1,510 supporters
Started 3 weeks ago

Petition to Governor Ralph Northam

Justice for Black defendants wrongfully and excessively sentenced in Richmond, Virginia

Say the name Uhuru Rowe. Uhruru Rowe - a comrade, brother and friend. Uhuru has spent over two decades imprisoned and has a future that is shaped by carceral politics – Uhuru is a political prisoner, who was sentenced to 93 years in 1995 for a conviction where recommended sentencing was 13 years. We have made calls to our cities to defund the police and to defund the carceral state towards a horizon of abolition. Uhuru’s life and ongoing struggle for justice is a material circumstance created by justice systems that do not work for black men, and therefore do not work for any of us.In the words of Dr. Ruth Wilson Gilmore “Abolition requires that we change one thing, which is everything. Abolition is not absence it is presence. What the world will become already exists in fragments and pieces, experiments and possibilities. So those who feel in their gut deep anxiety that abolition means knock it all down, scorch the earth and start something new – let that go. Abolition is building the future from the present in all of the ways we can.”A world without loved ones in bondage is possible in our lifetimes. We are living in an unprecedented time in American history. Due to the ongoing racial justice protests in response to the killings of unarmed Black citizens at the hands of police, more Americans have been awakened to the existence of racism in the criminal justice system than at any other time in American history. Long before the current wave of racial justice protests began, Governor Northam acknowledged the disparity in sentencing between Black and white defendants.In response to recent protests surrounding the murder of George Floyd by police in Minneapolis on May 25, he ordered the removal of confederate statues on the historic Monument Avenue in Richmond and convened a special session of the General Assembly to address police and criminal justice reform. In the aftermath of the nationally publicized "blackface" scandal when he and many of his colleagues and community activists were calling on him to resign, he took the necessary step of creating a Commission to Review and Examine Racial Inequity in Virginia Laws to identify those laws that have had a disparate impact on Black Virginians. While we applaud the Governor for taking these steps, more is needed. On March 8, 1998, the Richmond Times-Dispatch published a study of court records for June 30, 1994, through September 30, 1997, which found that the average Black defendant convicted of a felony in the South Richmond Manchester Courthouse was sentenced by former Richmond Circuit Court Judge James B. Wilkinson to a term that was 38 percent longer than what the average Black defendant received in the North Richmond John Marshall Court .The study also found that the average white defendant convicted of a felony in the Manchester Courthouse was sentenced by Judge Wilkinson to a term that was 13 percent shorter than what the average white defendant received in the John Marshall Court. Canon 3B(5) says that "A judge shall perform duties without bias or prejudice. A judge shall not, in the performance of judicial duties, by words or conduct manifest bias or prejudice, including but not limited to bias or prejudice based upon race, sex, religion, national origin, disability, age, sexual orientation or social economic status ..." If Black lives truly matter to Governor Northam, then steps should be taken to address the disparate impact of systematic racism on all people of color, including those currently in prisons, jails and detention centers as a result of racial bias by judges, prosecutors, and police. Racial justice and equality under the law can only be achieved when racism, bigotry and other forms of discrimination no longer determines the outcome for Black citizens entangled in criminal justice system. Therefore, during this critical juncture in Amercan history, we urge Governor Northam to assemble a commission invested with the power and authority to: ~ conduct a comprehensive review of all active and nonactive sentences handed down upon Black defendants by Judge Wilkinson; ~ determine if said sentences were tainted or influenced, in whole or in part, by Judge Wilkinson's racial bias or prejudice. This determination shall be made by examining how much said sentence exceeds the sentencing guidelines recommended by the VCSC; Judge Wilkinson's stated reason(s), if any, for departing outside the recommended sentencing guidelines; or any other speech, gesture or conduct by Judge Wilkinson during trial or sentencing that can reasonably be perceived or construed as racial bias or prejudice; ~ make recommendations to the Governor for the grant of a conditional pardon or a commutation of any active or inactive sentences in cases where it has been determined that said sentences were tainted or influenced, in whole or in part, by Judge Wilkinson's racial bias; and ~ recommend to the Governor and members of the General Assembly the adoption or passage of any policy, procedure or legislation that will allow a defendant who is currently serving an active sentence in the Virginia Department of Corrections, and whose sentence has been determined to have been tainted or influenced, in whole or in part, by Judge Wilkinson's racial bias or prejudice, to motion or petition the Circuit Court of the City of Richmond for a reduction or modification of their sentence. Sources: "2 Analysis Find Similar Conclusions: No Factors Other Than Race Found To Account For Sentencing Disparity," Richmond Times-Dispatch, March 8, 1998 "A Hard-Liner on Crime: Defense Lawyers Pass Judgment on Wilkinson," Richmond Times-Dispatch, March 8, 1998 "Sentencing Probe May Be Asked: Black Lawyers' Group Plans To Discuss Request April 18," Richmond Times-Dispatch, March 22, 1998 "Governor Northam acknowledges sentencing disparity between black and white defendants," https://www.richmond.com/new/virginia/government-politics/citing-racial-inequity-northam-vows-to-veto-all-future-minimum/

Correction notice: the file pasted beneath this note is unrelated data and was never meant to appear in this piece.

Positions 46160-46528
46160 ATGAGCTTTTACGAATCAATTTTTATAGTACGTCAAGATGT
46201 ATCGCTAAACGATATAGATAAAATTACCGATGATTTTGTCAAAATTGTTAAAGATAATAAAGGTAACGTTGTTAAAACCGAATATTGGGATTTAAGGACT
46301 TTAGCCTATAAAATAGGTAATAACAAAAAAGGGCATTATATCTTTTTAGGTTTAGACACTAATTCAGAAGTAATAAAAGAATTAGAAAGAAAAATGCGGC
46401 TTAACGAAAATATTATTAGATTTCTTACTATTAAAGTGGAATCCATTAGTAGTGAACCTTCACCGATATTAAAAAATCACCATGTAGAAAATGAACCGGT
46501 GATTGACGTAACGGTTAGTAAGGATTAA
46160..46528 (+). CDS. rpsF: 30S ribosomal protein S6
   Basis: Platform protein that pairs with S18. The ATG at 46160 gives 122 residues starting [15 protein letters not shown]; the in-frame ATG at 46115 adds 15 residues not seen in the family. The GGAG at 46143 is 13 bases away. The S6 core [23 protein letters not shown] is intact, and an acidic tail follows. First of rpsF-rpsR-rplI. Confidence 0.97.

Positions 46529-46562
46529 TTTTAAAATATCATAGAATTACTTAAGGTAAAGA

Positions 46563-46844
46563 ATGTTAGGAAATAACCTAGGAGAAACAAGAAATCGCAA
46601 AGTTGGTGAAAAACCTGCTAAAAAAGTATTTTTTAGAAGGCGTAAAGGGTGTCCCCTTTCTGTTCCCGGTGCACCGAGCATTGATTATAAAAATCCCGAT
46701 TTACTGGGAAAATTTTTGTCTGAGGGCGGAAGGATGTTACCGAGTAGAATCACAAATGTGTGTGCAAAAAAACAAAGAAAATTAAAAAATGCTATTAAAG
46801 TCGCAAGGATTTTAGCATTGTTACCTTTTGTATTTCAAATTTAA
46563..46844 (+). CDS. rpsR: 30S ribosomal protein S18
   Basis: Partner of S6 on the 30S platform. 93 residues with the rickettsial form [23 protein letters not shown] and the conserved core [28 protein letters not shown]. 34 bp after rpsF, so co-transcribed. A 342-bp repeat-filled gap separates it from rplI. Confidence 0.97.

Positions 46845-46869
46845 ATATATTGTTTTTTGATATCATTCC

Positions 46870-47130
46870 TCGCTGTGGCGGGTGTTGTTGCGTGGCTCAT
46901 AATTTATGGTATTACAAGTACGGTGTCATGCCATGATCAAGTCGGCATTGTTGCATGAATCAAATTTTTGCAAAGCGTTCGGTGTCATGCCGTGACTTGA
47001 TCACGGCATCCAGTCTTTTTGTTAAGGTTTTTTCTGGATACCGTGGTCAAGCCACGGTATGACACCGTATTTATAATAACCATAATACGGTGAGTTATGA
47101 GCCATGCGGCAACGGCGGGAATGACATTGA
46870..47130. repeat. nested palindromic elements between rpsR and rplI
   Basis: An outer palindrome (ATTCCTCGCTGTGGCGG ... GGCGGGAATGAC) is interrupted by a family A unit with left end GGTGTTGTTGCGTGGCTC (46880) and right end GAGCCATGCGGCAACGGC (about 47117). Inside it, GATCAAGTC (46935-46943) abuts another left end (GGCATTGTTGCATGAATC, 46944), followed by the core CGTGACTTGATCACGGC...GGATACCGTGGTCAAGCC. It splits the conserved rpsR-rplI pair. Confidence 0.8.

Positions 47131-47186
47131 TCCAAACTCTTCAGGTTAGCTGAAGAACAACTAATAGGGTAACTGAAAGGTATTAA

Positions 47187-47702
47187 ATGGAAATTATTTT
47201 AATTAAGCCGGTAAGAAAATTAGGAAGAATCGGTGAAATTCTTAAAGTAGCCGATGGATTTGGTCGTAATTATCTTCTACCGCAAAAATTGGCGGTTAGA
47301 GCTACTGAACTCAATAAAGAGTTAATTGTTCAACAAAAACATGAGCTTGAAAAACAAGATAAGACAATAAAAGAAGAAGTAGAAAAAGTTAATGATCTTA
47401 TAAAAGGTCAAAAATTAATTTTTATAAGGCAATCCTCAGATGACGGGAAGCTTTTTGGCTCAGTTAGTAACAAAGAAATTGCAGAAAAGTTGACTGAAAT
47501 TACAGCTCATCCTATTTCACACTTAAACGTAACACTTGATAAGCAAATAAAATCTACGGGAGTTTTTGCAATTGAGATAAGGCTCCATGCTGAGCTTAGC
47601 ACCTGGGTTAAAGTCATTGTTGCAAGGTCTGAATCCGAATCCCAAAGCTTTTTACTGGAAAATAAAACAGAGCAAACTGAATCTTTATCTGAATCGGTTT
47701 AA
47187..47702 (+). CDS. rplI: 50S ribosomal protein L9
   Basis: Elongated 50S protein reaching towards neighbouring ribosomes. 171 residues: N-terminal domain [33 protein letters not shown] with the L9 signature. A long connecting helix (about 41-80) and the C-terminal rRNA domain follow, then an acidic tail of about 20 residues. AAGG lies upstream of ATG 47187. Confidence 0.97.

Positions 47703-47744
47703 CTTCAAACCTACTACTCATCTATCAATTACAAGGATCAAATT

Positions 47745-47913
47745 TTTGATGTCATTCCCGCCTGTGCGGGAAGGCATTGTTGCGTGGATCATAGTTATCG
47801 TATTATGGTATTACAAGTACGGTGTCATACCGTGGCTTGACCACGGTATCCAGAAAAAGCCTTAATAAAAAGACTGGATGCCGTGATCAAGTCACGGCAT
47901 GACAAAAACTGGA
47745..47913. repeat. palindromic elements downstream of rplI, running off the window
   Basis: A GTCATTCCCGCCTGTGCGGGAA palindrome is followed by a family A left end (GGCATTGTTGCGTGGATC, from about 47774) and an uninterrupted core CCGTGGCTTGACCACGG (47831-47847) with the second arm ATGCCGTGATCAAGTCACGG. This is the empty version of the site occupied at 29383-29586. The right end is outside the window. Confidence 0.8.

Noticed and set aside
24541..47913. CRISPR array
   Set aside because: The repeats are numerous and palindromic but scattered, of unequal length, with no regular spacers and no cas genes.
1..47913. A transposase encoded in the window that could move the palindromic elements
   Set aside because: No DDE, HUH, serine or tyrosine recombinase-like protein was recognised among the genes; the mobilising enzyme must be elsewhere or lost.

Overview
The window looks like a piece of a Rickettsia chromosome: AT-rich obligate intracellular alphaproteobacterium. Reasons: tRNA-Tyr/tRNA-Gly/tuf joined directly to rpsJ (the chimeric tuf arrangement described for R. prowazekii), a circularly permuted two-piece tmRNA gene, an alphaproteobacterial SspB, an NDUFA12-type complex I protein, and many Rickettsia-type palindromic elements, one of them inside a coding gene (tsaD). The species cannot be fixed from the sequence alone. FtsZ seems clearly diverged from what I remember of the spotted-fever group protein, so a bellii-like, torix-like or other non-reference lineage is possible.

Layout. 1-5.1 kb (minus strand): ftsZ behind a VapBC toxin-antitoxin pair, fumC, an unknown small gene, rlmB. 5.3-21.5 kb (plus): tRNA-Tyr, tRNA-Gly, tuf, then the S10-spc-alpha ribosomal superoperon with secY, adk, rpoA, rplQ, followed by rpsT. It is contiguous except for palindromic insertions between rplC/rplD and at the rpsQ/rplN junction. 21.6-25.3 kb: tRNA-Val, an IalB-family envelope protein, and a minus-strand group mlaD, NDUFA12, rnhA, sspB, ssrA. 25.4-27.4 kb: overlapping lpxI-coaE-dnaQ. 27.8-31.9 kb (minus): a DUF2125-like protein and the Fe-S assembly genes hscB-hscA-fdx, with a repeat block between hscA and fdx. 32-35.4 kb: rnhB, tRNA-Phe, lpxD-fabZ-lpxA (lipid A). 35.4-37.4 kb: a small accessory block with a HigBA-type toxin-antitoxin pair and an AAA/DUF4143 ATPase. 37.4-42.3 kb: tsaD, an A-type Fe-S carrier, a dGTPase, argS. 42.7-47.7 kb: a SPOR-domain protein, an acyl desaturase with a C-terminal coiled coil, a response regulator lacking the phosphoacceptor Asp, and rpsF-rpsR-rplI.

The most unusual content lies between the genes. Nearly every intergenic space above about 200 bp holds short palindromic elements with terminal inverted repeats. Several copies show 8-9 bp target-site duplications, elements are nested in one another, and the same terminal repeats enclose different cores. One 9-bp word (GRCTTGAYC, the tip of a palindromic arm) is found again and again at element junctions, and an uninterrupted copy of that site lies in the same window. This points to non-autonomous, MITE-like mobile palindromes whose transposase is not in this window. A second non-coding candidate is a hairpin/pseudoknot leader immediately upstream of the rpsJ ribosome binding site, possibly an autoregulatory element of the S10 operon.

Tamar June
59 supporters